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If you’re house hunting, chances are that at least some of the homes you’ve looked at were fixer uppers. There can be advantages to buying an older home you know you’ll need to renovate — they often come with some built-in charm, and they’ll likely cost you a little less upfront (though will require more money down the road as you take on various projects).
One project that’s likely to be among the biggest undertakings in an older home? The bathroom, where you might be dealing with not only dated design details but also less-than-functional layouts and fixtures. A mid-range bathroom remodel in the U.S. can cost almost $20,000, making this project expensive, too. But if you want to cut costs down while also keeping some of that character that attracted you to your older home in the first place, one great option is to re-use vintage elements that are already in place.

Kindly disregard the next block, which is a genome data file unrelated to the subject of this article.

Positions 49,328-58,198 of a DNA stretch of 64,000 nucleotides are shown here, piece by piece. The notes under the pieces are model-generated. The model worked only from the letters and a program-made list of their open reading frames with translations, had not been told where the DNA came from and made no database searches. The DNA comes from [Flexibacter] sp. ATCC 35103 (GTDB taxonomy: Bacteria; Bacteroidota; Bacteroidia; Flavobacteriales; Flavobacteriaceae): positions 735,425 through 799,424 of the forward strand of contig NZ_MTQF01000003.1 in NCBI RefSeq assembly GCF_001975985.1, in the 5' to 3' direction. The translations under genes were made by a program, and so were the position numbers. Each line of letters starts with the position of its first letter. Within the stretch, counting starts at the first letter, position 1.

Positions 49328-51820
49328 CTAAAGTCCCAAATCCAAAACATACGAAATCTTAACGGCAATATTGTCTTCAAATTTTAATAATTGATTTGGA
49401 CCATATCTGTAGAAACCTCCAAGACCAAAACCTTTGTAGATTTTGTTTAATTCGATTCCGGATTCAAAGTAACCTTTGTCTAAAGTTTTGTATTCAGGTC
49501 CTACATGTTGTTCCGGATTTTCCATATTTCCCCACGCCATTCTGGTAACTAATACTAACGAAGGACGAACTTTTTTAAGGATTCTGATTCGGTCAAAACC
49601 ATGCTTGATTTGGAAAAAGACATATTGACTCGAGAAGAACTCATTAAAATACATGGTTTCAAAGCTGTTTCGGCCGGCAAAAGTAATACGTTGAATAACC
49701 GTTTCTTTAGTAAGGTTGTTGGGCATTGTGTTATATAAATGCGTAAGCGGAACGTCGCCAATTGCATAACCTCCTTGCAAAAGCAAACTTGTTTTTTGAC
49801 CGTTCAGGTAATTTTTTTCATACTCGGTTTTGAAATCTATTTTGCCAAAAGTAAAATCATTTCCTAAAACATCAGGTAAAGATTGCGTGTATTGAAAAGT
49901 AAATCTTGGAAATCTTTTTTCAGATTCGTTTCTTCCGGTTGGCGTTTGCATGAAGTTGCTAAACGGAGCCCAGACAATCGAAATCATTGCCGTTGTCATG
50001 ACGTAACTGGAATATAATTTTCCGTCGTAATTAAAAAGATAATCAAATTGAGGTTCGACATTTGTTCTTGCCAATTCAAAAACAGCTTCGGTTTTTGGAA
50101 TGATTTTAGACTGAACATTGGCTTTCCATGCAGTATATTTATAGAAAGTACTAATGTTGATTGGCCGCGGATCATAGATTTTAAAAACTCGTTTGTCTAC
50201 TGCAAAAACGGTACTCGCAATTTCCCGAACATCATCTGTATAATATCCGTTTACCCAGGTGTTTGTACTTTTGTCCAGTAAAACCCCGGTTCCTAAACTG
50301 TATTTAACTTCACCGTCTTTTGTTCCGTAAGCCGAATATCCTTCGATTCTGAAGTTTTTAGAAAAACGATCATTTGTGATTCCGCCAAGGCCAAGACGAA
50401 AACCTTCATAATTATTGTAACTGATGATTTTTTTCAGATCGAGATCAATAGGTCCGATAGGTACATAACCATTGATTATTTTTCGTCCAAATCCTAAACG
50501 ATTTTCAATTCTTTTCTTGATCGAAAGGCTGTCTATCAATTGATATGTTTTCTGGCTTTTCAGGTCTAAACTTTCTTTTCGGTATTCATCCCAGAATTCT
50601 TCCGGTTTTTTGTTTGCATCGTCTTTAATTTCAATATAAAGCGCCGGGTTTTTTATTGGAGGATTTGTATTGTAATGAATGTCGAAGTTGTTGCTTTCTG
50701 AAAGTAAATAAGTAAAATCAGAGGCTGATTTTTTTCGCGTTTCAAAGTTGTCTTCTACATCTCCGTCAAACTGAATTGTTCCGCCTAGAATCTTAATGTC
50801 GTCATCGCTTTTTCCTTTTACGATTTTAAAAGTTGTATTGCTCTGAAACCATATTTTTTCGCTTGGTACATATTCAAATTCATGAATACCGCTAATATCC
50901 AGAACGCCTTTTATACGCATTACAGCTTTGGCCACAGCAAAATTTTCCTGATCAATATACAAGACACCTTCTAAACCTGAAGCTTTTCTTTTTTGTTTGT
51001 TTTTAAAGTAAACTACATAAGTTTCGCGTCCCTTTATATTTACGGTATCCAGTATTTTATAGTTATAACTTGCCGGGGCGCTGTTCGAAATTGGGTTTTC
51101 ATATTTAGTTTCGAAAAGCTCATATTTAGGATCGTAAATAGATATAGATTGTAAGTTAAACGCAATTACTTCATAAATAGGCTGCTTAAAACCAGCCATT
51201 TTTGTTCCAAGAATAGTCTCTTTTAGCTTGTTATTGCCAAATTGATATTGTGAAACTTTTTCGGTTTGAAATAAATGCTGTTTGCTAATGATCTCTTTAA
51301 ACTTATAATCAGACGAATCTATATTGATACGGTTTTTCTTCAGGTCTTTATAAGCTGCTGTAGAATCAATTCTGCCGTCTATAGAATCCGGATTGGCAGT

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A green toilet or pink shower tiles might not be as trendy as they once were, but that doesn’t mean they can’t look amazing and even contemporary amidst the right surroundings. Need inspiration for how to make vintage features in your own bathroom pop? Here are six bathroom renovations that held onto — and celebrated — their retro-style tubs, toilets, tile, and more.
A Bathroom Redo That Invigorated the Pink Tile and Tub